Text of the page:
November 14, 2013


Photo by 663highland

The National Museum of Western Art was established in 1959 with Matsukata Collection at the core of its collection.

Kojiro Matsukata was a successful businessman and politician, and he collected artworks in Europe in the early 20th century.

It is said the total number of artworks he collected was about 10,000 items, but most of them were lost because of tragic events like the economic crisis of 1927, the fire of warehouse which stored artworks, and World War Ⅱ.

Fortunately, about 400 artworks stored in Paris were preserved, and were returned from the French government to Japan in 1959.

As of 2012, the museum houses about 4,500 artworks, which include paintings by Rubens, Brueghel, Manet, Renoir, Monet, Van Gogh, Gauguin, Picasso, and Miro, and also include sculptures by Rodin and Maillol.

Especially, French impressionist paintings from 19th to early 20th century and sculptures by Rodin are wonderful and worth looking at.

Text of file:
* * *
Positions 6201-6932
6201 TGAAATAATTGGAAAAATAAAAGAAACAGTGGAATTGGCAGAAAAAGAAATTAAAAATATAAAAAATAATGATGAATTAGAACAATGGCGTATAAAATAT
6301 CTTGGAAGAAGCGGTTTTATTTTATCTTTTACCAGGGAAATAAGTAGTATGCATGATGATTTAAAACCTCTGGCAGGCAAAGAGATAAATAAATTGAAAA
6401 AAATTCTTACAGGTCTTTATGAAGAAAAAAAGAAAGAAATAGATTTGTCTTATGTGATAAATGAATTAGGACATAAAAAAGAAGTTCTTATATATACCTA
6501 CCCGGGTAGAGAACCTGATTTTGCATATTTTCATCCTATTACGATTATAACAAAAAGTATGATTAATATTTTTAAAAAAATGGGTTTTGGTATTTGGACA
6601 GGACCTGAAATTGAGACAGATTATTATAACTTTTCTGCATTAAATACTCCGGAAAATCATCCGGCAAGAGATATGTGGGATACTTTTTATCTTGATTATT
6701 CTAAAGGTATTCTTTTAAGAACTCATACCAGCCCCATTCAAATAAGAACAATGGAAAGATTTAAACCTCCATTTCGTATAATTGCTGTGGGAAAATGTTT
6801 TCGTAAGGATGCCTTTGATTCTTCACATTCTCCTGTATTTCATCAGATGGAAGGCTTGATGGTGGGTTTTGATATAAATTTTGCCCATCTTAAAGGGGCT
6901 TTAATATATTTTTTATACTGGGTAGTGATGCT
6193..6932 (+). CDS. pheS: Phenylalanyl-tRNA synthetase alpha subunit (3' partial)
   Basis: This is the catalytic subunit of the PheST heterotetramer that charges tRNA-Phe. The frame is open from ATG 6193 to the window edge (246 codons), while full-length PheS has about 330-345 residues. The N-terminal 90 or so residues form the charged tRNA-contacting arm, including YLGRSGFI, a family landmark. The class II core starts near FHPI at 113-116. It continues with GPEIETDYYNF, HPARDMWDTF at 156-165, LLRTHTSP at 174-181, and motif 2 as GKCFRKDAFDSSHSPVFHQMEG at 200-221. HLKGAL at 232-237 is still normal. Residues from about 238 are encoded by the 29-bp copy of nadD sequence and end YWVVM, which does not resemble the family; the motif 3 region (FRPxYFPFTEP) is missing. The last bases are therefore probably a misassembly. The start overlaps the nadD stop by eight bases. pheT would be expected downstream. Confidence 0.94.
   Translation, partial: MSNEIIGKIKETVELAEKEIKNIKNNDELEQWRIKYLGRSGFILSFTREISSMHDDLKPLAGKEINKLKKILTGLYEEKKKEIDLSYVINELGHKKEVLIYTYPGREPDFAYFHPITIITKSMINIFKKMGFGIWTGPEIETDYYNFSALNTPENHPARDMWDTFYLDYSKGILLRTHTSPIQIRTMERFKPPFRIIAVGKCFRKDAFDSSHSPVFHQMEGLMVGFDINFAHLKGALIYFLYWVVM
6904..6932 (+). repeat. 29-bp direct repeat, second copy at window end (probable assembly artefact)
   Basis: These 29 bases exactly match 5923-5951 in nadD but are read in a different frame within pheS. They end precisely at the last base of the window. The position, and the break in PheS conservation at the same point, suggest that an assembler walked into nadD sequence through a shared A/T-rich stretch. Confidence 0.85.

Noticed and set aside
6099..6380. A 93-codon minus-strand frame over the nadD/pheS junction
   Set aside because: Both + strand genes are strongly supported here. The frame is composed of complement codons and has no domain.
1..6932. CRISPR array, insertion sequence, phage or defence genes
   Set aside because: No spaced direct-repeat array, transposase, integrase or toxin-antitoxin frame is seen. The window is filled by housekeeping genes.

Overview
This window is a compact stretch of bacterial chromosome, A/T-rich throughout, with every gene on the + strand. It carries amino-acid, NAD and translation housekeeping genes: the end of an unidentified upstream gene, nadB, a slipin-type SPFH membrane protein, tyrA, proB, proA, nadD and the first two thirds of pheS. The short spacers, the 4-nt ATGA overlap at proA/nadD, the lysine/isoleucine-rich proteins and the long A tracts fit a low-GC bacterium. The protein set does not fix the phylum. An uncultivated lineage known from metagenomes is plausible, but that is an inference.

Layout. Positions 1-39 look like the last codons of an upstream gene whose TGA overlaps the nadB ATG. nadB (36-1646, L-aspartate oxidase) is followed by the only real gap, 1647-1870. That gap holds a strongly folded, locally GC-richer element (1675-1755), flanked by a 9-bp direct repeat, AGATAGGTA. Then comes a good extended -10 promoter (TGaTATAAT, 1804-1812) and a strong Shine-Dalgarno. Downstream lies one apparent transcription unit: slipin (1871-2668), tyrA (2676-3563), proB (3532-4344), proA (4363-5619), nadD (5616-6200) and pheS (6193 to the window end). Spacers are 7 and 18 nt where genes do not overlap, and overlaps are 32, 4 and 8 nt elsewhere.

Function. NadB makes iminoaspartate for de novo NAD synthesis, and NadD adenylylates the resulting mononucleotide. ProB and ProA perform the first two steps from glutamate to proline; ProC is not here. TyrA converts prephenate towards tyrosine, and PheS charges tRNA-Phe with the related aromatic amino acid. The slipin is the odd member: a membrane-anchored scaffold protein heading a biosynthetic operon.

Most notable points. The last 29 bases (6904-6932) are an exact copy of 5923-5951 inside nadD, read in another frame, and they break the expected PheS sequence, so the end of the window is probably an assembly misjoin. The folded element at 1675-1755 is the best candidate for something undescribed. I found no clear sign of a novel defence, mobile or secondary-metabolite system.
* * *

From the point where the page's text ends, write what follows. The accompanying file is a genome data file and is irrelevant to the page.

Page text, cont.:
Water Lilies by Monet


Parisiennes in Algerian Costume or Harem by Renoir
















In the forecourt, you can appreciate several masterpieces of Rodin: The Thinker, The Gates of Hell, Burghers of Calais, Adam, and Eve.


the Gates of Hell

The Gates of Hell by Rodin

Burghers of Calais

Burghers of Calais by Rodin












As for opening hours, days closed, admission fees, and further information, please visit the National Museum of Western Art website: click here.

You can view the collection on the website for The National Museum of Western Art on Google Art Project: click here.



The National Museum of Western Art  is located in Taito Ward.

It’s 1-minute walk from Ueno Station on the JR Yamanote Line, and 8-minute walk from Ueno Station on the Tokyo Metro Ginza and Hibiya Subway Lines.



スクリーンショット 2013-11-14 20.48.12








[`evernote` not found]